Jan./Feb. 2009 California Country magazine
By Brandon T. Souza
Some Californians are preserving the state's palette of colors through a simple, age-old tradition—the art of natural dyeing.
Colorful yarns to warm the soul
Mimi Luebbermann sits at her spinning wheel with un-spun, un-dyed wool from the sheep she raises on her farm. She reflects her garden's rich color palette by dyeing the wool with pigments from plants such as dahlias, tansies, red onionskins, black walnuts and marigolds. (Photo by Paige Green)
As the cold of winter sets in and the rich beauty of fall fades away, some people in California are preserving the state's palette of colors through a simple, age-old tradition--the art of natural dyeing.
Mimi Luebbermann is one of those people.
When Luebbermann began Windrush Farm in Petaluma, she loved the idea of capturing the colors of her garden in the wool she collected from her sheep. Growing up on a farm and having spent time in Australia, a country known for its quality wool products, Luebbermann developed an appreciation for the soft fiber and its ability to display different shades using natural pigments.
"When you start in the wool world, you get sucked in and it's so much fun," she said. "Natural dyes have a depth and a look that synthetic dyes just can't compete with."
And there truly is no comparison. Natural dyes--defined as any dye created from animal, vegetable or mineral origin--often provide more vibrant and longer-lasting colors than their laboratory-created counterparts. Luebbermann also points out that natural dyes are unique because no one batch is the same as another; the variety of color options is endless.
Mimi Luebbermann places a skein of yarn in a simmering dye pot, a process that yields colored yarns with a "depth and a look that synthetics just can't compete with." (Photo by Paige Green)
"When you use natural dyes, you can't replicate the colors because the intensity is different every time," she said. "For instance, even if you use the same type of flower for a dye, there's no guarantee of an exact match the next time around."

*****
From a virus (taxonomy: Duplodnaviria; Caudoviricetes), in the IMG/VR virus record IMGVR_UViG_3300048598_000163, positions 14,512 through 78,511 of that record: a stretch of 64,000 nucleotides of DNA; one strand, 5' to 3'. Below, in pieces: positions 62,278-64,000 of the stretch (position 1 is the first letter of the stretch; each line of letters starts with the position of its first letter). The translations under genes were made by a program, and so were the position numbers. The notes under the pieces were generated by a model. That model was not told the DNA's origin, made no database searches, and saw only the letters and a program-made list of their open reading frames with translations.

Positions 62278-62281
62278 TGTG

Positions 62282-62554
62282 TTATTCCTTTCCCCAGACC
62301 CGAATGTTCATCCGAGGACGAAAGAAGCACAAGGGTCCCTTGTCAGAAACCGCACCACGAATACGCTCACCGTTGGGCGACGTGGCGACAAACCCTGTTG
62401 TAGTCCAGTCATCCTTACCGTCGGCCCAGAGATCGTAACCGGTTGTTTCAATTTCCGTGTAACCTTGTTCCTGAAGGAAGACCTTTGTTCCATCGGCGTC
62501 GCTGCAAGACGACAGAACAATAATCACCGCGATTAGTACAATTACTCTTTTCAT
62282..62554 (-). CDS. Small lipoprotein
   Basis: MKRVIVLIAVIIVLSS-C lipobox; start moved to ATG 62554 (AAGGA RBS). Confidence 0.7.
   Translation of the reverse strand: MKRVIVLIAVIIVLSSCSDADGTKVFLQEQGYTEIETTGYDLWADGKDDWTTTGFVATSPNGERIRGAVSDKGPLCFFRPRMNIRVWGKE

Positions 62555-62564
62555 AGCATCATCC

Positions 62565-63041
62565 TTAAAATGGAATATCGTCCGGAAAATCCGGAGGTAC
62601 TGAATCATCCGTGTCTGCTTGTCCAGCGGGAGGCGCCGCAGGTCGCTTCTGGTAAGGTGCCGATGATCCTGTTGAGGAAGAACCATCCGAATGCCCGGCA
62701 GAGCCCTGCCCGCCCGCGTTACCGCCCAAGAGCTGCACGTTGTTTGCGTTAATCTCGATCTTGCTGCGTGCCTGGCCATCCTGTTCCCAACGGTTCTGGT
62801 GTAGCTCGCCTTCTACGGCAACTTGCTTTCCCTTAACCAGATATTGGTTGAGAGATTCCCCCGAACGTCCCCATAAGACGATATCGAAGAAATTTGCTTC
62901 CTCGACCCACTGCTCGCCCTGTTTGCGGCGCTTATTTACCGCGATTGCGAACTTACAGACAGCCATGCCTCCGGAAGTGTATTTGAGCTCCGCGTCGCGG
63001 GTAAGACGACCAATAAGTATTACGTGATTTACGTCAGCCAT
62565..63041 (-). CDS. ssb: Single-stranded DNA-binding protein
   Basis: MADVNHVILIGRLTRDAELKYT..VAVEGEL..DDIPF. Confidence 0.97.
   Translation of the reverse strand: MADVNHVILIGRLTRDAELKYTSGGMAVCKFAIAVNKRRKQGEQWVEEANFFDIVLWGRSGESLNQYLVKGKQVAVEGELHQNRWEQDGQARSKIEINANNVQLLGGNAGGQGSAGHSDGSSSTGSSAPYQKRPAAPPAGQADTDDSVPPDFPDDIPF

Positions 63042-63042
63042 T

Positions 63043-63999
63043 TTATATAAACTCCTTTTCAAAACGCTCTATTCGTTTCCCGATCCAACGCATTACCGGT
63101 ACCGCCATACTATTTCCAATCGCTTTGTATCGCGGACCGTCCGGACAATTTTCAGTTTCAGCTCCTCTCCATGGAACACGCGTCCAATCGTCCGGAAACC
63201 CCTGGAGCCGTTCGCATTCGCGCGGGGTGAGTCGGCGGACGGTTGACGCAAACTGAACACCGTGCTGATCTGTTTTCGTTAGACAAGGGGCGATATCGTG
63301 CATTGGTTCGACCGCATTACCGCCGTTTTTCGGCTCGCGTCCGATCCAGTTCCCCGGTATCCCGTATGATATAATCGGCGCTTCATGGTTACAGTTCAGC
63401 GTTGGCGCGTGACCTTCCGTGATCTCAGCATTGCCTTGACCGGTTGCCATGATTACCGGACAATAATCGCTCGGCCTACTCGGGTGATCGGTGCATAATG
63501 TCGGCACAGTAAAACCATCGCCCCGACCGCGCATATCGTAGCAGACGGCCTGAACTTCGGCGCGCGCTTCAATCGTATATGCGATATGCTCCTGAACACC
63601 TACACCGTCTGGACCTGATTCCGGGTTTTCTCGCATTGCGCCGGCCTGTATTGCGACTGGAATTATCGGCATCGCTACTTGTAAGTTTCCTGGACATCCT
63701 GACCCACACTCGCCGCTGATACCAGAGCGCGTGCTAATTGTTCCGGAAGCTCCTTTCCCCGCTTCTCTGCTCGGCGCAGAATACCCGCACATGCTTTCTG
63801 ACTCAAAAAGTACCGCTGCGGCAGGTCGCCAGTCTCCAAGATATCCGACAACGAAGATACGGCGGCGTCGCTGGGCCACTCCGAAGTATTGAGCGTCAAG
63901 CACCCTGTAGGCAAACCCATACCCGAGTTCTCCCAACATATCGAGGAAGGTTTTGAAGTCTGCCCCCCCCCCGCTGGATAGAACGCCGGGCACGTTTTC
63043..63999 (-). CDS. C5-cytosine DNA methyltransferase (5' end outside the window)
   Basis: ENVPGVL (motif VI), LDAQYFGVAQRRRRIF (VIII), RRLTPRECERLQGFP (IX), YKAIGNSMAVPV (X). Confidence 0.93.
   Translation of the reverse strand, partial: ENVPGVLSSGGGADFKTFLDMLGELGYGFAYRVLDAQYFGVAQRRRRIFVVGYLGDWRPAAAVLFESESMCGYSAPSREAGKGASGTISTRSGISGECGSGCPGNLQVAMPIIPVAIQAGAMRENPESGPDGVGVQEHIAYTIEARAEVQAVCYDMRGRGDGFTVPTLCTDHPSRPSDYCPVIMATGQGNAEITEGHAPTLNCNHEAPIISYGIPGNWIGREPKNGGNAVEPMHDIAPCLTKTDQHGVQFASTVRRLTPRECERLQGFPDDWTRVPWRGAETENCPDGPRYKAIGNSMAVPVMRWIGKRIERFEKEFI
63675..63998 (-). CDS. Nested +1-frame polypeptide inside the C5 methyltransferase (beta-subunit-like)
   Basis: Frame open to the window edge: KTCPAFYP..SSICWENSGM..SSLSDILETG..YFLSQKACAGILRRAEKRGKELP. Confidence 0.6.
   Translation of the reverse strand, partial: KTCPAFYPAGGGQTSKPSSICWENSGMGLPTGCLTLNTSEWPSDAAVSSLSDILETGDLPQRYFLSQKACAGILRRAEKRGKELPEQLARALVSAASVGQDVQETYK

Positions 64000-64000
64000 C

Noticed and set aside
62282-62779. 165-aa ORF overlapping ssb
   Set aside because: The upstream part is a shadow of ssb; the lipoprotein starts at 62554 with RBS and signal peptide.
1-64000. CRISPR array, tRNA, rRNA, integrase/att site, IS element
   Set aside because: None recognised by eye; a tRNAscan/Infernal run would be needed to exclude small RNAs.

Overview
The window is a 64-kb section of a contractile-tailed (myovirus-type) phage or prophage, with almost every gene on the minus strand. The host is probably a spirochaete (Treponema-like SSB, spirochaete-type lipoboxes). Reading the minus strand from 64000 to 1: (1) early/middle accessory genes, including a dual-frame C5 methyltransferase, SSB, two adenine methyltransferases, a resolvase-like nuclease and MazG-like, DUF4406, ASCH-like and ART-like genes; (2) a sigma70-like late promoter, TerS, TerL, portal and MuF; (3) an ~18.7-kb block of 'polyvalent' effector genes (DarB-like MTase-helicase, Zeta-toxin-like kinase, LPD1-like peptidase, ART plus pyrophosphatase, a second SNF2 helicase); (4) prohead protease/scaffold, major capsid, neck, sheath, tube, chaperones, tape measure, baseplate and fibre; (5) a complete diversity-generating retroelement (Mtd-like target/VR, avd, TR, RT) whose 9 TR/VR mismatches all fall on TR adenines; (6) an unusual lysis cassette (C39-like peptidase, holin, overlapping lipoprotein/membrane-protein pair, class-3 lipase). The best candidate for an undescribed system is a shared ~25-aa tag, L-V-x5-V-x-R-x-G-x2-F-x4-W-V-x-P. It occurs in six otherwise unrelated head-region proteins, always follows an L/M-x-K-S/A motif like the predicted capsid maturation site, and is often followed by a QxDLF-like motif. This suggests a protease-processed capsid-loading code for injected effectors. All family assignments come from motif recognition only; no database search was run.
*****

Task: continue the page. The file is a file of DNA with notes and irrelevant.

The use of natural pigments dates back more than 15,000 years, as seen in millennia-old cave paintings and pottery. Recent archaeological finds indicate the use of natural dyes for textiles some 6,000 years ago when countries like India, China and parts of South America established the craft as part of their culture. Even the tombs of ancient Egyptian kings and queens contained garments dyed using various crops available at the time.
The preservation of the colors after so many centuries is attributed to the early dyers' use of mordants--naturally occurring elements such as aluminum, copper or iron. The element was applied to the textiles prior to dyeing to ensure the dye adhered to the materials, a practice that continues.
Today, Luebbermann's 26-acre Sonoma County farm boasts a bounty of native California plants that create breathtaking dyes. Among her crops are tansy and dahlia flowers, marigolds, black walnuts, cornhusks and even onionskins. And it doesn't stop there. Luebbermann says almost anything that can be put in a pot of boiling water and produce color can be used for dyeing.
"The yarns speak for themselves. They have a depth and a look that synthetics just can't compete with," she said, admiring a fresh batch of dark brown wool dyed from walnuts--her personal favorite.
Jennifer Muller revels in the feel of freshly sheared sheep's wool at Warner Mountain Weavers' annual "Harvest Wool Gathering" event. (Photo by Vicky Sjoberg)
But no matter what crop is selected to create the dye, the finished product is only as good as the material it is applied to. At Luebbermann's farm, a flock of Lincoln Longwool and Corriedale sheep offers a perfect balance because of the superior quality of both their wool and their meat. The two breeds are even crossed to get a third variation of wool. A fully grown ewe will produce 10 to 17 pounds of wool annually.
"People have gotten in the habit of raising sheep for strictly meat purposes," Luebbermann said. "I believe a balance can exist between good meat and good wool."
Once Luebbermann's flock is sheared in mid-winter, the wool travels to a mill in nearby Yolo County to be washed, carded and plied. It is then sent back--ready to dye--in the form of yarn or roving (un-spun yarn).
Luebbermann says the dyeing process from start to finish is tiring, but something she enjoys doing as part of life on the farm. When she lived in Oakland, prior to moving to Petaluma, she missed the rural lifestyle and couldn't wait to start a farm of her own.
"I always knew I was meant to be on a farm," she said. "I love working with the animals and in my garden. I don't own a television, I don't even have to go to the gym. This is a very healthy lifestyle."